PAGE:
Towards the understanding of antibiotic occurrence and transport in groundwater: Findings from the Baix Fluvià alluvial aquifer (NE Catalonia, Spain)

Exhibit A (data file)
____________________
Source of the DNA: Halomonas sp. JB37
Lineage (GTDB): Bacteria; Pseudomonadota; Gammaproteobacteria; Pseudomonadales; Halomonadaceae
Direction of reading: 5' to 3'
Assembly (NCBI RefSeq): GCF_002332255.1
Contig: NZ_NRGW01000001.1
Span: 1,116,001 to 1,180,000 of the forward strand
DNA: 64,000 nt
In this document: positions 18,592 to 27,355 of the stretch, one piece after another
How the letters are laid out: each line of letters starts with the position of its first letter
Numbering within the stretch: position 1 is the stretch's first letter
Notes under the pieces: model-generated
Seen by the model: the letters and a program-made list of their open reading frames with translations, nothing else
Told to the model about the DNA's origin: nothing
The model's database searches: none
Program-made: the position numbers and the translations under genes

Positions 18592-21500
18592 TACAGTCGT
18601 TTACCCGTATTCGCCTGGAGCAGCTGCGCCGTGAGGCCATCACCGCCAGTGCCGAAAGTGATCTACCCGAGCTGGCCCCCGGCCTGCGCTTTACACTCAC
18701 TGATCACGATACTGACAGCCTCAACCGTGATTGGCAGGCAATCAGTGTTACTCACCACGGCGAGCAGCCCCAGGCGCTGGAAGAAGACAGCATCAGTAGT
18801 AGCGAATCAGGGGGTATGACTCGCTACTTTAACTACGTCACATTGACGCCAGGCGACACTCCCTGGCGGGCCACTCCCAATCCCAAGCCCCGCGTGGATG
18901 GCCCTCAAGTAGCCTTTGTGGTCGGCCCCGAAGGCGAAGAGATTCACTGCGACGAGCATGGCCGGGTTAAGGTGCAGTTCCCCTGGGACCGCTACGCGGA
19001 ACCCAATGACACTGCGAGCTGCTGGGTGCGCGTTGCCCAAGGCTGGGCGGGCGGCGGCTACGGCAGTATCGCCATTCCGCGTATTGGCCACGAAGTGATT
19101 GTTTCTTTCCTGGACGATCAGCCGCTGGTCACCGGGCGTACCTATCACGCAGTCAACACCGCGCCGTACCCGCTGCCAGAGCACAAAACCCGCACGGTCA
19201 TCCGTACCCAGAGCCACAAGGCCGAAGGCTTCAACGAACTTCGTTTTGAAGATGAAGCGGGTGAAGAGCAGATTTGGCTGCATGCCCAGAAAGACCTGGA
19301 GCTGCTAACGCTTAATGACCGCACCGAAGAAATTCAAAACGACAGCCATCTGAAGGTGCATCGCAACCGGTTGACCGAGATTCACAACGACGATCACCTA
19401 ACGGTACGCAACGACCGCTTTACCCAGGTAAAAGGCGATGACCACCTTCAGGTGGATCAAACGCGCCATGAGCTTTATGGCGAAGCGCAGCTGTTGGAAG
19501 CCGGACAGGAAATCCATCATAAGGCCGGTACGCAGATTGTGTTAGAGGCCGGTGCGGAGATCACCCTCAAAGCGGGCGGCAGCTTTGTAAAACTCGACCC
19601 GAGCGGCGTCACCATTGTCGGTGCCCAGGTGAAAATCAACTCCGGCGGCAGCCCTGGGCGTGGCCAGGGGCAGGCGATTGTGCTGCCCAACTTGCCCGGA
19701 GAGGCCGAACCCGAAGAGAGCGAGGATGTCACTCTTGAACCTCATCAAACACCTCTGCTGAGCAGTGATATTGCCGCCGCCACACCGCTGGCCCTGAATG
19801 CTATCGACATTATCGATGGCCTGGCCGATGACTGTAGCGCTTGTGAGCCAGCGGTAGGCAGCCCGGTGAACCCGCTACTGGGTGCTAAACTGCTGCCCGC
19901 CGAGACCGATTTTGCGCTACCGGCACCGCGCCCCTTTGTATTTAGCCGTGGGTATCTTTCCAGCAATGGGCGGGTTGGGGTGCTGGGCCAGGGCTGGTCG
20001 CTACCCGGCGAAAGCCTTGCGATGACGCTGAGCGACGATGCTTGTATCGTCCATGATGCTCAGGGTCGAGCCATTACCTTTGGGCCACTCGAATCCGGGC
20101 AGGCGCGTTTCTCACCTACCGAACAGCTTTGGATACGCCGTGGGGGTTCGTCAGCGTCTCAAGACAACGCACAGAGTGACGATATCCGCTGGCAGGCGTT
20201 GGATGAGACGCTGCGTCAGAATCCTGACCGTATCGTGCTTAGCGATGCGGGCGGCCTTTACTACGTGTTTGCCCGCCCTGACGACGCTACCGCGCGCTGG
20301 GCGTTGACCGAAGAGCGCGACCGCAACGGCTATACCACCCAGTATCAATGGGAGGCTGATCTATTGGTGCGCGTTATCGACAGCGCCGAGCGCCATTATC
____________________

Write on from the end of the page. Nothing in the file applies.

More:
Antibiotics are an increasing focus of interest due to their high detection frequency in the environment. However, their presence in water bodies is not regulated by environmental policies. This field study investigates, for the first time, the occurrence, behavior and fate of a selection of 53 antibiotics, including up to 10 chemical groups, in an alluvial aquifer originated from manure application in an agricultural region using hydrogeological, hydrochemical and isotopic approaches. Up to 11 antibiotics were found in groundwater corresponding to 4 different chemical groups: fluoroquinolones, macrolides, quinolones and sulfonamides. In surface water, only 5 different antibiotics from 2 chemical groups: fluoroquinolones and sulfonamides, were quantified. The most frequent antibiotics were sulfamethoxazole and ciprofloxacin. Concentrations of antibiotics were in the order of ng/L, with maximum concentrations of 300 ng/L in groundwater. Hydrochemistry and isotopic data and geostatistics confirmed the spatial trend observed for nitrates, where nitrate concentrations tend to be higher in the margin areas of the study area, and lower concentrations are found nearby the river. On the other hand, no clear continuous spatial concentration trend of antibiotics was observed in the aquifer, supported by the short spatial correlation found in the variograms. This indicates that the physical-chemical properties and processes of each antibiotic (mainly, sorption and degradation), and other environmental issues, such as a patchy diffuse input and the manure antibiotic content itself, play an important role in their spatial distribution in groundwater. A discussion on the estimation of the antibiotic sorption parameter reveals the difficulties of describing such phenomena. Furthermore, retardation factors will extend over several orders of magnitude, which highly affects the movement of individual antibiotics within the aquifer. To summarize, this study points out the difficulties associated with antibiotic research in groundwater in order to define water resources quality management strategies and environmental regulations ​
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